The "placebo response" occurs when a person who is ill perceives an improvement or actually experiences an improvement in symptoms or overall health from the psychological effect of receiving treatment rather than from the treatment itself. Many factors influence the generation of a placebo response. Some scientists believe that certain psychological factors actually cause the body to produce hormones called endorphins, which act as the body's own pain killers, resulting in reduced levels of pain or discomfort.
The placebo response may be due to a person's profound desire to get better, increased medical attention as result of being in an experimental study of a new treatment, or even an unconscious wish by the person to please the physician by getting better.
The Problem with the Placebo Response
Some improvements triggered by the placebo effect can be measured objectively. To that extent they are as real as any other improvement. But studies have demonstrated that placebo effects are rarely as strong as the effects of a medically valuable treatment. Moreover, placebo effects diminish over time even if the individual continues with the treatment that elicited them. Read the latest on the ethics of placebo controls in MS clinical trials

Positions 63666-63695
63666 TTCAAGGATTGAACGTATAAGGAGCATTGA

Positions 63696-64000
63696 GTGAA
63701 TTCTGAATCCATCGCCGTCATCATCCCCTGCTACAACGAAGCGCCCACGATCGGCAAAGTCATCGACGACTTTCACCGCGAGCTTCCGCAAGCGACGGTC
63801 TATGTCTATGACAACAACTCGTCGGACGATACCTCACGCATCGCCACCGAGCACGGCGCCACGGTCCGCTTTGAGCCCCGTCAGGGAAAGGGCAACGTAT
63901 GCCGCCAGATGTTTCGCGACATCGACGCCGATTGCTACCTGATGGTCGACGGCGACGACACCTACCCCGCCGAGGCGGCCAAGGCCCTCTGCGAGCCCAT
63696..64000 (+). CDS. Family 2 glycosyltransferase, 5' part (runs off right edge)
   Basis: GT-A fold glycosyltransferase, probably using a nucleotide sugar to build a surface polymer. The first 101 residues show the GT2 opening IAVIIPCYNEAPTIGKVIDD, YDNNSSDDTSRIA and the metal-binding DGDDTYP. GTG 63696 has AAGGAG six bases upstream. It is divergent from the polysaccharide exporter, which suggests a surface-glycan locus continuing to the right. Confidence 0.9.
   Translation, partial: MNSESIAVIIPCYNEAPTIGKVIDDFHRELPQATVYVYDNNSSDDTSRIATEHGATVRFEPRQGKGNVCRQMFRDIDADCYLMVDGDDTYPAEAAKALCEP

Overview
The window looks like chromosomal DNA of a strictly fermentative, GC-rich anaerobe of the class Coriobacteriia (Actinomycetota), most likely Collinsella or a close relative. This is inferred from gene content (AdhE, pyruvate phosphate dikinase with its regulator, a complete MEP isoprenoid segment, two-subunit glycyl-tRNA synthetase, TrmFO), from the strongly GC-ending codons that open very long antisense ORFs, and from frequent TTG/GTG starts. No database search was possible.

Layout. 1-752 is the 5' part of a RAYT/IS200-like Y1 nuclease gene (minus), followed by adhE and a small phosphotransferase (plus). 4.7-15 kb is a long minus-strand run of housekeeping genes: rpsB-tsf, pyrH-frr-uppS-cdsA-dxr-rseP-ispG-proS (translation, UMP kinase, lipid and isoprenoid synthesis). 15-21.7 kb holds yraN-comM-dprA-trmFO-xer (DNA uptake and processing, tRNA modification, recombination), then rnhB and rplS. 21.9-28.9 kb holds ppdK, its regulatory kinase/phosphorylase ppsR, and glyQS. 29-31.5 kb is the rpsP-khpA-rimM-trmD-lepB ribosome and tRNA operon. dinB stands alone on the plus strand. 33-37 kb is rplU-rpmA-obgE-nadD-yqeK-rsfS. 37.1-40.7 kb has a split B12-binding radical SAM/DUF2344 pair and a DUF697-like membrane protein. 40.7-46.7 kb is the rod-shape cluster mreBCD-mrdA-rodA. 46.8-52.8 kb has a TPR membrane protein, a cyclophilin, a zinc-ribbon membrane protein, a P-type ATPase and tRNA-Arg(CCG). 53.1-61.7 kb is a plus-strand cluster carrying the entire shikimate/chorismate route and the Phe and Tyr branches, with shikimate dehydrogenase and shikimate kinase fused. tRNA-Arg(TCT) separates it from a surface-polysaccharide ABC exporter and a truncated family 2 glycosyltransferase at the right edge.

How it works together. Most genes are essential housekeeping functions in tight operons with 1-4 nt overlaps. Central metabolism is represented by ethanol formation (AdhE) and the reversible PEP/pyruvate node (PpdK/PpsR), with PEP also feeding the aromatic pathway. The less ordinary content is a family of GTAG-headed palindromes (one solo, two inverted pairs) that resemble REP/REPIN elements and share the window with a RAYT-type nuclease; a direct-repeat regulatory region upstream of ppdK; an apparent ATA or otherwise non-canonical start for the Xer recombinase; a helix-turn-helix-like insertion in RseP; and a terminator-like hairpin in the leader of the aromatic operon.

The Need to Build Controls into Studies
The widespread existence of the placebo response reinforces the need to build adequate controls for this response into the design of clinical trials of any new treatment or therapy, so that the actual therapeutic response to a treatment being tested can be separated from responses resulting from the placebo effect.
In some trials, up to 70% of MS patients have demonstrated a placebo response. Therefore, in order to be considered as an effective treatment, an agent must be demonstrated to have produced statistically significant benefit in the patients who received it, over and above the benefit experienced by a similar group of patients who received a placebo.